this exchange and others like it skirted dangerously close to the line between questioning intended to clear up muddled or gap-filled testimony, which is permissible, and questioning that signals the court's disbelief of the witness, which is not...The question about distances at sea, in particular, implies that the court was having trouble believing Carpio-Pouret's story.

That said, the First Circuit noted that the defendants did not object to this judicial interrogation, meaning that it could only reverse for plain error, which it was not willing to find. So, does it make sense that a party has to object to judicial interrogation but does not have to object to judicial testimony (or the equivalent of testimony)?  The Advisory Committee Note to Federal Rule of Evidence 605 indicates that:

The rule provides an "automatic" objection. To require an actual objection would confront the opponent with a choice between not objecting, with the result of allowing the testimony, and objecting, with the probable result of excluding the testimony but at the price of continuing the trial before a judge likely to feel that his integrity had been attacked by the objector.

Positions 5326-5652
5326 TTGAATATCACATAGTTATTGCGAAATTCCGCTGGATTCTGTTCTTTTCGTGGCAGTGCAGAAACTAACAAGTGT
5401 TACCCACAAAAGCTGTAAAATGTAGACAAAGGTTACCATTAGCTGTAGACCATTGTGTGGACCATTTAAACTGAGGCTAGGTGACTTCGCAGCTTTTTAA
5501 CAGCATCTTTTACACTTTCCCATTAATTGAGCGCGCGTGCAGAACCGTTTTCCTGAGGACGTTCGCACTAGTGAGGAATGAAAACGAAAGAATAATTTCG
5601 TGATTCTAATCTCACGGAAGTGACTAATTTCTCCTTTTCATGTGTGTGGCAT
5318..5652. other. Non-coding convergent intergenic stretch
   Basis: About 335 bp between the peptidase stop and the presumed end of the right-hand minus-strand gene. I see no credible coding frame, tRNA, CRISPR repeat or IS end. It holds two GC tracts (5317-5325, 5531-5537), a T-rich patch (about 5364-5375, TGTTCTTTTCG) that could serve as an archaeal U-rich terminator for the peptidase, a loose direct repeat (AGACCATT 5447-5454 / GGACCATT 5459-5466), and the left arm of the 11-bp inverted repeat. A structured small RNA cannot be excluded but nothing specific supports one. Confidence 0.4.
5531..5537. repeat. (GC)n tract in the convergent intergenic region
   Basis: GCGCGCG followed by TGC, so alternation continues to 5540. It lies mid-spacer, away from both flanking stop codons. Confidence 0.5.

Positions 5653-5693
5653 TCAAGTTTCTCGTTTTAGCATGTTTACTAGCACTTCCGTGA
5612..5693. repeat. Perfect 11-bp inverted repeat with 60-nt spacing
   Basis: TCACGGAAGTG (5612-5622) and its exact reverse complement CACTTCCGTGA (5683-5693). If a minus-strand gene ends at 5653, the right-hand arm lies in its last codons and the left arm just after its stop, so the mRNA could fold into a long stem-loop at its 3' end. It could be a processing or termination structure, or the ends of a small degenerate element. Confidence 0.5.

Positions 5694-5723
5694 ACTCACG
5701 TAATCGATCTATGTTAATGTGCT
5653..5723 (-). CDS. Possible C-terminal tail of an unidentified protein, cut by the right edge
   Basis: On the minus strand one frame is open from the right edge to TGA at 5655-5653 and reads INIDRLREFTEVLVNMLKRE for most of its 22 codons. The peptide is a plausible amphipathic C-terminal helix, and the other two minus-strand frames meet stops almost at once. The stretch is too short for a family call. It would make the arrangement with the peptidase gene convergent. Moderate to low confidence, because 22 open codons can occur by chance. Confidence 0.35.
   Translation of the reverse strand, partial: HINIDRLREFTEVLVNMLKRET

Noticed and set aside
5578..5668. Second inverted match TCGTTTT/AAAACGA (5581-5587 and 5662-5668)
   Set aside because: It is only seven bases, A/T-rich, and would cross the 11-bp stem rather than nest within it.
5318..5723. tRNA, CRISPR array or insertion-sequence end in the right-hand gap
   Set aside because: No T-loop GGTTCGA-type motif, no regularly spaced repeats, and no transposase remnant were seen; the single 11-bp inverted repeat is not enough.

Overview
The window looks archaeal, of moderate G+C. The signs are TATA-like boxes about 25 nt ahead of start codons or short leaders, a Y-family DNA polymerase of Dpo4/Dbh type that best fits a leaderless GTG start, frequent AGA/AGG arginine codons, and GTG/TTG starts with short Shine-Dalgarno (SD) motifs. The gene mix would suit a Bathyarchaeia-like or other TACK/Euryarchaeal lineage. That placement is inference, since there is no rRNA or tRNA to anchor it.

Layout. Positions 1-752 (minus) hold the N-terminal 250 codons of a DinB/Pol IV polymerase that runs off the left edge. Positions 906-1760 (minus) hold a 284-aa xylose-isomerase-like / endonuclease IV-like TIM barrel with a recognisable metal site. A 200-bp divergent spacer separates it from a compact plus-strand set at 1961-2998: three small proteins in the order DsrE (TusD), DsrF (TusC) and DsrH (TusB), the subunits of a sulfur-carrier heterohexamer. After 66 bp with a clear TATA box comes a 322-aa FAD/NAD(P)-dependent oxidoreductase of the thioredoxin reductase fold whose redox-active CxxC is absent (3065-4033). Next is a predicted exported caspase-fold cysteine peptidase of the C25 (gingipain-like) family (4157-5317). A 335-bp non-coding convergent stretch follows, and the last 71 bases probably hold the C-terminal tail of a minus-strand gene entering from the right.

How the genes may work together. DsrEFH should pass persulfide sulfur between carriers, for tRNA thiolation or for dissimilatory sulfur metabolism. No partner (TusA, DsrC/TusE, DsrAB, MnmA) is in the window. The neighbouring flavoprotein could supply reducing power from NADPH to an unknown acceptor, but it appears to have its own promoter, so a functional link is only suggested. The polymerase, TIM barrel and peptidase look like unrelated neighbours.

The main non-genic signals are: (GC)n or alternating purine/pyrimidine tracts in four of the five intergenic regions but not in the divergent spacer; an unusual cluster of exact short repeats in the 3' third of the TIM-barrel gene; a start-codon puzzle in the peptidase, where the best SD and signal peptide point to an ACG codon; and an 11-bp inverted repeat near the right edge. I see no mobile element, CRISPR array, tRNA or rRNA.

Really? If a judge is testifying and a party objects, I could see the judge feeling that his integrity had been attacked. It seems to me, however, that the judge would mostly feel that his competence had been attacked and not that he was favoring one side over the other. And, of course, if the judge were indeed testifying, it would be clear that he made a mistake, and the trial could move on.

But, if a judge engages in overly aggressive interrogation and a party objects, it is hard to see how the judge could take the objection as anything but the party calling his integrity into question. Moreover, because it is not a black and white issue like judicial testimony, it is easy to see the objection having lingering effects. I thus don't see why an objection to judicial interrogation is required by an objection to judicial testimony is not.